15.725(3) provides, in pertinent part:

Each Commonwealth's attorney and county attorney may enter into agreements to share or redistribute prosecutorial duties in the Circuit and District Courts. Any prosecutorial or related duty assigned by statute to the Commonwealth's attorney may be performed by the county attorney, and any prosecutorial or related duty assigned by statute to the county attorney may be performed by the Commonwealth's attorney pursuant to these agreements. Copies of the agreements shall when executed be forwarded to the Attorney General, the chief judges of the Circuit and District Courts, and the chief regional judges of the Circuit and District Courts.

Thus, while the statute permits each office to "assist each other in prosecution within their respective courts," a structural change in their statutory duties requires a formal written agreement. Barnett v. Commonwealth, 979 S.W.2d 98, 101 (Ky. 1998). Moreover, while the offices may work together, nothing requires them to do so.

Turning to the matter herein, Vibbert was charged with possession of a controlled substance under KRS 218A.1415, which is a Class D felony. It is the Commonwealth's attorney, then, and not the county attorney, who has the authority to prosecute said felony. In fact, county attorney is not evenmentioned in KRS Chapter 218A. Further, pursuant to KRS 218A.14151, if a defendant successfully completes a deferred prosecution program, "the charges against the defendant shall be dismissed." Obviously, only a court has the power to enter an order of dismissal. Thus, the statute plainly requires the court to make a final disposition of a felony charge, an act that is explicitly outside a district court's jurisdiction. See Waugh v. Commonwealth, 605 S.W.2d 43, 45 (Ky. App. 1980) ("KRS 24A.110 gives no jurisdiction for final disposition of felony cases to the district courts. Such is reserved to the circuit courts.")

Given the clear delineation of the district court's jurisdiction, had the legislature intended to include district courts within the scope of KRS 218A.14151, it would have explicitly done so by amending the district court's jurisdiction. We believe that the same holds true for county attorneys. The statute as currently written must be interpreted as limiting deferred prosecution agreements for felonies under KRS 218A.1415 to the discretion of the Commonwealth's attorney and the circuit court. Accordingly, neither the Barren County Attorney nor the district court had any authority to authorize the agreement with Vibbert and, therefore, the Commonwealth was not bound by such. Therefore, we must conclude that the circuit court erred in dismissing the subsequent indictment.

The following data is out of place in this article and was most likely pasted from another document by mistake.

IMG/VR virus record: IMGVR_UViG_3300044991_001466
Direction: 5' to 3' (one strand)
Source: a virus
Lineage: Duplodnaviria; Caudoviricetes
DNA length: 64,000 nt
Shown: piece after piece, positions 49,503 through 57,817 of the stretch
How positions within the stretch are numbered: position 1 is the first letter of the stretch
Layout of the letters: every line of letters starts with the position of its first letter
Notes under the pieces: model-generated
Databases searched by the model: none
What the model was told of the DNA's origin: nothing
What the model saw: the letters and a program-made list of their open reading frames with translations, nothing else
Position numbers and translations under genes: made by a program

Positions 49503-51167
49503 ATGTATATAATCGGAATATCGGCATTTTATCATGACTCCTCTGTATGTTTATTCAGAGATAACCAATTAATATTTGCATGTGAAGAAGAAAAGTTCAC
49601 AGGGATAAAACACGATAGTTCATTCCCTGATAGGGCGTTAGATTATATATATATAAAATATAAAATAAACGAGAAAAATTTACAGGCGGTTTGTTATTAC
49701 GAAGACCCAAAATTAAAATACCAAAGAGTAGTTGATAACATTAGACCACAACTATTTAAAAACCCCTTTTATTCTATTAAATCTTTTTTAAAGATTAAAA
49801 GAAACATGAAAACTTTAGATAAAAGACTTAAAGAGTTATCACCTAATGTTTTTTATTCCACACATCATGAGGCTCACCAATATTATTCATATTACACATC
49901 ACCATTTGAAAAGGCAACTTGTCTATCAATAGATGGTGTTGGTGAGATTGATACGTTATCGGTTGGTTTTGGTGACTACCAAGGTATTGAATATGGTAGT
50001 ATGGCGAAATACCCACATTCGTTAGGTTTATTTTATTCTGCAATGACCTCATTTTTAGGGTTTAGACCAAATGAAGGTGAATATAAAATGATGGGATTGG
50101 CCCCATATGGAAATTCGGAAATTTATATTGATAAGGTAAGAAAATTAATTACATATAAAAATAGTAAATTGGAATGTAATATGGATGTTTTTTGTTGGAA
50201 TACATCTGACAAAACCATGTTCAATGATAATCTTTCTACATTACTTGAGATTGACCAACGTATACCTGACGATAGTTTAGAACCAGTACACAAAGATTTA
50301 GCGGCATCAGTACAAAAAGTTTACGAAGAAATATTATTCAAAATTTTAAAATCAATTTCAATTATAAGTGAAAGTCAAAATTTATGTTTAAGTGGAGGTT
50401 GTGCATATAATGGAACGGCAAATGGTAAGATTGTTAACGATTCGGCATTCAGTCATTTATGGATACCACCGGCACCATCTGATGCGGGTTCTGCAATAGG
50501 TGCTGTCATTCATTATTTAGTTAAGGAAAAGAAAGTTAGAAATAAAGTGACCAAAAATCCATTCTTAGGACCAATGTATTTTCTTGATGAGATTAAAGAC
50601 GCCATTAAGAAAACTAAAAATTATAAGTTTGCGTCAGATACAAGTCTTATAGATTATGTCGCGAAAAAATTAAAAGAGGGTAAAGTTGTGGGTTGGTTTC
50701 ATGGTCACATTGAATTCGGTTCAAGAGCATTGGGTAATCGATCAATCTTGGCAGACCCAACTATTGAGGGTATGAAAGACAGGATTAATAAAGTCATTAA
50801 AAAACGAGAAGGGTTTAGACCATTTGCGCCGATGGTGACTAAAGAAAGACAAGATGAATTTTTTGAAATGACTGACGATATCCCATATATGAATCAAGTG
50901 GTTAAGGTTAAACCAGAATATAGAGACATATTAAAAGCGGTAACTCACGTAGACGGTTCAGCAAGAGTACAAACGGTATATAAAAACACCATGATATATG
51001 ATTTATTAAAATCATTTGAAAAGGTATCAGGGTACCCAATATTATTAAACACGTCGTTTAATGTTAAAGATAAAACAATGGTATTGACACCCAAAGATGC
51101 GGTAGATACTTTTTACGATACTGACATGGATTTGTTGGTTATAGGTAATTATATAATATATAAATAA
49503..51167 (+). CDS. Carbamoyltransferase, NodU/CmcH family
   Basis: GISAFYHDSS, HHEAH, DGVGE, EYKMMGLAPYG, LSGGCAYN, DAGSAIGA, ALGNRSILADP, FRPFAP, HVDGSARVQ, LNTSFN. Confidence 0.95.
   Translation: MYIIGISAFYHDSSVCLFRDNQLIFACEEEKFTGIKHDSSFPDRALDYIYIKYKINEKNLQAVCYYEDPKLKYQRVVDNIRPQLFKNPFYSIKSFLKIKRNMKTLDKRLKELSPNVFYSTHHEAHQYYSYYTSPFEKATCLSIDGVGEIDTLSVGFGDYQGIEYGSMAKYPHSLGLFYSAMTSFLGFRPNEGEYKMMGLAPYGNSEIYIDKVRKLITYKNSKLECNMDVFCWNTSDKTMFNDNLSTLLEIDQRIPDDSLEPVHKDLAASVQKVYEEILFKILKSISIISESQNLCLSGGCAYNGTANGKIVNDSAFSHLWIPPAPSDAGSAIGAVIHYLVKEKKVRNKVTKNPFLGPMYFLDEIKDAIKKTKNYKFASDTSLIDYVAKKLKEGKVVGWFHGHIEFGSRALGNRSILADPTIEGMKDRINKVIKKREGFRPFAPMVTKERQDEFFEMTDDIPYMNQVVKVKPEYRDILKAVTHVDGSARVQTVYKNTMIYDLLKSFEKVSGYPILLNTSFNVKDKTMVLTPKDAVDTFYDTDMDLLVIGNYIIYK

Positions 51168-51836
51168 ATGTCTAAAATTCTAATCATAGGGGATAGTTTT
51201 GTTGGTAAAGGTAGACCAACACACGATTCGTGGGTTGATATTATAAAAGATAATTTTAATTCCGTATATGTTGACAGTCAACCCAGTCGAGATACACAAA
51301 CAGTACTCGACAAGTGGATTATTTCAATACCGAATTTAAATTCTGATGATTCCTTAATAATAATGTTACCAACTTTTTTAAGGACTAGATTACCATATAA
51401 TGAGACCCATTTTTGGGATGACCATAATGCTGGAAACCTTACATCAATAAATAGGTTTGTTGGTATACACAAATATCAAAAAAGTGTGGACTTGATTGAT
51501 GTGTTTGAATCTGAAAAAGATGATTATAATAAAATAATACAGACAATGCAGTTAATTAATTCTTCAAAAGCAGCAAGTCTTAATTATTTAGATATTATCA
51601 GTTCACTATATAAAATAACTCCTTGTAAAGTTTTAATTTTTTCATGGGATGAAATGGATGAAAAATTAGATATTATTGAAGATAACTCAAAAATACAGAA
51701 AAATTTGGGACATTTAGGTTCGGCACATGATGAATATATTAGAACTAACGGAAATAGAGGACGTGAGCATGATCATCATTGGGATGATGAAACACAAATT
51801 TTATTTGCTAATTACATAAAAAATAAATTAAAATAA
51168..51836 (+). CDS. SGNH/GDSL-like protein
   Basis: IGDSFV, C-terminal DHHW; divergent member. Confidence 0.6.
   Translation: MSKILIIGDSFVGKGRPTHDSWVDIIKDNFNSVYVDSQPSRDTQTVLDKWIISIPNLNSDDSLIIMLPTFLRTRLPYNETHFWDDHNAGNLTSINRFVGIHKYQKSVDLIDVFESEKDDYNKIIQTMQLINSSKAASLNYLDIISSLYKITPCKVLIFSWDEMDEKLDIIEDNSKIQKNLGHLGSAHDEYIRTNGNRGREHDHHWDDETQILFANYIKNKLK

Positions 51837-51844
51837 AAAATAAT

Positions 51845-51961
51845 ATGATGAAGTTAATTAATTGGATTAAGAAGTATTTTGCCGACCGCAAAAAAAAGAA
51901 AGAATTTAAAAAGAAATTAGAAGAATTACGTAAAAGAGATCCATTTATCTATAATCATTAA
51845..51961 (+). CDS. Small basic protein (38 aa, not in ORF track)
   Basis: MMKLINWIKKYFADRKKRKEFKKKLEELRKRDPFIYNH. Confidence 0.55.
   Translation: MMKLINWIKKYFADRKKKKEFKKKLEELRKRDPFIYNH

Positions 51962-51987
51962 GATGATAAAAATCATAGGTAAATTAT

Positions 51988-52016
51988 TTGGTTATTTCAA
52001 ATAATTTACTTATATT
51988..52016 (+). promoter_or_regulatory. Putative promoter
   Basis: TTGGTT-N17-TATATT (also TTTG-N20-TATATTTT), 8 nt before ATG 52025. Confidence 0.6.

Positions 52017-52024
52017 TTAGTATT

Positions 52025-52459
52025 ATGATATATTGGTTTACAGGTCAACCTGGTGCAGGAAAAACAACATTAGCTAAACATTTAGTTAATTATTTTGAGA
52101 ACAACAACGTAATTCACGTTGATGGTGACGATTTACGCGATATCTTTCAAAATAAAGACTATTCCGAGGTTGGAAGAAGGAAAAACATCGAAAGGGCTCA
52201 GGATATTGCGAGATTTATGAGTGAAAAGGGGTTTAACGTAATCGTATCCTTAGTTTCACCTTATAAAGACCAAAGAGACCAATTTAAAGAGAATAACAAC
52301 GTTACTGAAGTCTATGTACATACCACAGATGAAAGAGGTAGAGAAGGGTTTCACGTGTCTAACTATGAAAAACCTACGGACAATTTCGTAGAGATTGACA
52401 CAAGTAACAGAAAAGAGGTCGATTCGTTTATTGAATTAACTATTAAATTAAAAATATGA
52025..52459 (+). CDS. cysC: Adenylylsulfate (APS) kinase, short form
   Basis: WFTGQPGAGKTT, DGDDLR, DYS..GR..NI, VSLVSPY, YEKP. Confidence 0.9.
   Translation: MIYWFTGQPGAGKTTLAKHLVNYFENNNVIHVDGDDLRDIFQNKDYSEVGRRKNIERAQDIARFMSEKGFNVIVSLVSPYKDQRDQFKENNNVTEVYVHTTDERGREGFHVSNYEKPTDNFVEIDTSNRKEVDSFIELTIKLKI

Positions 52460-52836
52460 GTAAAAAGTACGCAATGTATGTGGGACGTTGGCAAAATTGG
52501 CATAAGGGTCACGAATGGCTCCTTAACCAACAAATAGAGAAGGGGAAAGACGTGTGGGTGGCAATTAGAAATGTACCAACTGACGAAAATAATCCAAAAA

For the reasons set forth herein, the order of the Barren Circuit Court dismissing the indictment against Vibbert is reversed and this matter is remanded for further proceedings consistent with this opinion.



COMBS, JUDGE, CONCURRING: Vibbert is correct in arguing that KRS 218A interchanges the use of "Commonwealth's attorney" and "prosecutor" so as to make them virtually synonymous -- although "County Attorney" is not specifically mentioned. Thus, her confusion as to the apparently fungible nature of the role of "prosecutor" is understandable if not wholly correct.

The jurisdictional argument is another matter. The majority opinion correctly notes that the circuit court alone has jurisdiction over felony offenses. However, in this case, the circuit court effectively ratified the disposition of the matter by the district court, reasoning correctly that the district court wholly complied with the public policy underlying House Bill 463.

It is clear from the record that this case technically should have originated in circuit court. I would suggest that the Commonwealth bore the burden of invoking the proper venue when it or its agent entered into this agreement. I would also suggest that the cause of genuine justice would have been better served if the Commonwealth had filed an action in circuit court to properly enforce its agreement with Vibbert rather than attempting to circumvent and rescind it by filing a "surprise indictment" one month after it had agreed to the deferred prosecution agreement. Justice should not appear to be "two-faced" -- even if it can succeed in doing so by successfully manipulating the rules.